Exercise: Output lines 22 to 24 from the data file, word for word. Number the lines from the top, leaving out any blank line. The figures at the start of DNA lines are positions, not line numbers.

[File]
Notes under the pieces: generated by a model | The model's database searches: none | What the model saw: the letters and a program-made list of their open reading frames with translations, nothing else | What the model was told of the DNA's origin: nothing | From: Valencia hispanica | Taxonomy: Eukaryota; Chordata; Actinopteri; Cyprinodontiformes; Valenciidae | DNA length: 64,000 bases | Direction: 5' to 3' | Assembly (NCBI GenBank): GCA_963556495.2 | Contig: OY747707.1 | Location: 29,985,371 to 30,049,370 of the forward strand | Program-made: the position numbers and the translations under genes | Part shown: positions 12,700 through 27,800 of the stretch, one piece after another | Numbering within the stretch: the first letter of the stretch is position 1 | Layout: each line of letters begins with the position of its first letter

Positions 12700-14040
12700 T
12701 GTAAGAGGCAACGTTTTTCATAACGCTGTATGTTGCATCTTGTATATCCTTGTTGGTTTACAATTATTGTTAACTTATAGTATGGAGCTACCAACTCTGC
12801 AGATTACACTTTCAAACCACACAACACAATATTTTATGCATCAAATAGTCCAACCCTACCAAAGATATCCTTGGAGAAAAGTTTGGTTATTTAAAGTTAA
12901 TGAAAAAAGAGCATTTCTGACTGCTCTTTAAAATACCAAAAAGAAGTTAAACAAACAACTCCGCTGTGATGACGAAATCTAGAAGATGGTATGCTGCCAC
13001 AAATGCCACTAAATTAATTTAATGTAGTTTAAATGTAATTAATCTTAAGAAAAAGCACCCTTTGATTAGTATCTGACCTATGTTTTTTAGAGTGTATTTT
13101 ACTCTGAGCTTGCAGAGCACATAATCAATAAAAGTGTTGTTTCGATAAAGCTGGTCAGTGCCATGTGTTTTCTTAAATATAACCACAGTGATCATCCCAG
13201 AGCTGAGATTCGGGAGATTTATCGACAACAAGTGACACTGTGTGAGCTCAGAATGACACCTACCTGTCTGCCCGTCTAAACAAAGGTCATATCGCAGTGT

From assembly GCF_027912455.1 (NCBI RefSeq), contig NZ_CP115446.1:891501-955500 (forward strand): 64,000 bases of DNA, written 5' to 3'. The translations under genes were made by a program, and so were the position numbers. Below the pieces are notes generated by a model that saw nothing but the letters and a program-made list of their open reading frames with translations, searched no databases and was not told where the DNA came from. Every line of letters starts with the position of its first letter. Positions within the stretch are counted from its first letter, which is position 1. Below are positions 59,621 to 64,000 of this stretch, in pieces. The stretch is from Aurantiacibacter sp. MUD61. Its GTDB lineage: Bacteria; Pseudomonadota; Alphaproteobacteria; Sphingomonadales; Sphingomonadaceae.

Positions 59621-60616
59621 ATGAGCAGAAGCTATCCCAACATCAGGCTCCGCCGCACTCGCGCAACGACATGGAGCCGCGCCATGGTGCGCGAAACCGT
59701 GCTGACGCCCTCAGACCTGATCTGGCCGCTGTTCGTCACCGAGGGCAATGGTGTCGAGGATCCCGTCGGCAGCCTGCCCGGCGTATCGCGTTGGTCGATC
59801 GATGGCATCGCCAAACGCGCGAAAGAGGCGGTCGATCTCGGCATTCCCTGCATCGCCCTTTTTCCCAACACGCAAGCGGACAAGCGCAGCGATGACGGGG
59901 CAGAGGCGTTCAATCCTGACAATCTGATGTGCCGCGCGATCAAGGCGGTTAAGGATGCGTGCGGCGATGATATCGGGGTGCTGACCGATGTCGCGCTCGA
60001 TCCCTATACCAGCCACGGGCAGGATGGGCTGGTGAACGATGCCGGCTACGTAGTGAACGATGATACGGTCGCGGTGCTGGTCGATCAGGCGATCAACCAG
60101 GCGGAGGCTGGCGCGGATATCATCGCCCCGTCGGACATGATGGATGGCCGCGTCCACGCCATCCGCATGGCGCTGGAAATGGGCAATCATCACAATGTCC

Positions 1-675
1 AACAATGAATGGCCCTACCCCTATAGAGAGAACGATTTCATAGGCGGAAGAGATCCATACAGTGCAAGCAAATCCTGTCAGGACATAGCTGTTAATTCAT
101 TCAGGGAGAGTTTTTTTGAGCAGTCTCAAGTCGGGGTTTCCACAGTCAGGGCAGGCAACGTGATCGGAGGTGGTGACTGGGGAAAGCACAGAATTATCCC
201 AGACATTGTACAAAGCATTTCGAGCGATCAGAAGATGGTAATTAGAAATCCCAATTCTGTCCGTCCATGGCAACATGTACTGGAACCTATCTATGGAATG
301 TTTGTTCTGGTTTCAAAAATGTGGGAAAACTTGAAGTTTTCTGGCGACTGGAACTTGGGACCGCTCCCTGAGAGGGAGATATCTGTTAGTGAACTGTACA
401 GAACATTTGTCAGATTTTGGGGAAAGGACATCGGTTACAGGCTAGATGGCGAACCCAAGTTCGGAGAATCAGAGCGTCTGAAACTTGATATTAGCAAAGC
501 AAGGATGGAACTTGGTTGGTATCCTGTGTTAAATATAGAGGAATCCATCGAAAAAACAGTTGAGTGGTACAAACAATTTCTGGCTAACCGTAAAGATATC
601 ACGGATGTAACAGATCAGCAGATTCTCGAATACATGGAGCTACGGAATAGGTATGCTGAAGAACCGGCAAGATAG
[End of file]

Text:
301 TTTGTTCTGGTTTCAAAAATGTGGGAAAACTTGAAGTTTTCTGGCGACTGGAACTTGGGACCGCTCCCTGAGAGGGAGATATCTGTTAGTGAACTGTACA
401 GAACATTTGTCAGATTTTGGGGAAAGGACATCGGTTACAGGCTAGATGGCGAACCCAAGTTCGGAGAATCAGAGCGTCTGAAACTTGATATTAGCAAAGC
501 AAGGATGGAACTTGGTTGGTATCCTGTGTTAAATATAGAGGAATCCATCGAAAAAACAGTTGAGTGGTACAAACAATTTCTGGCTAACCGTAAAGATATC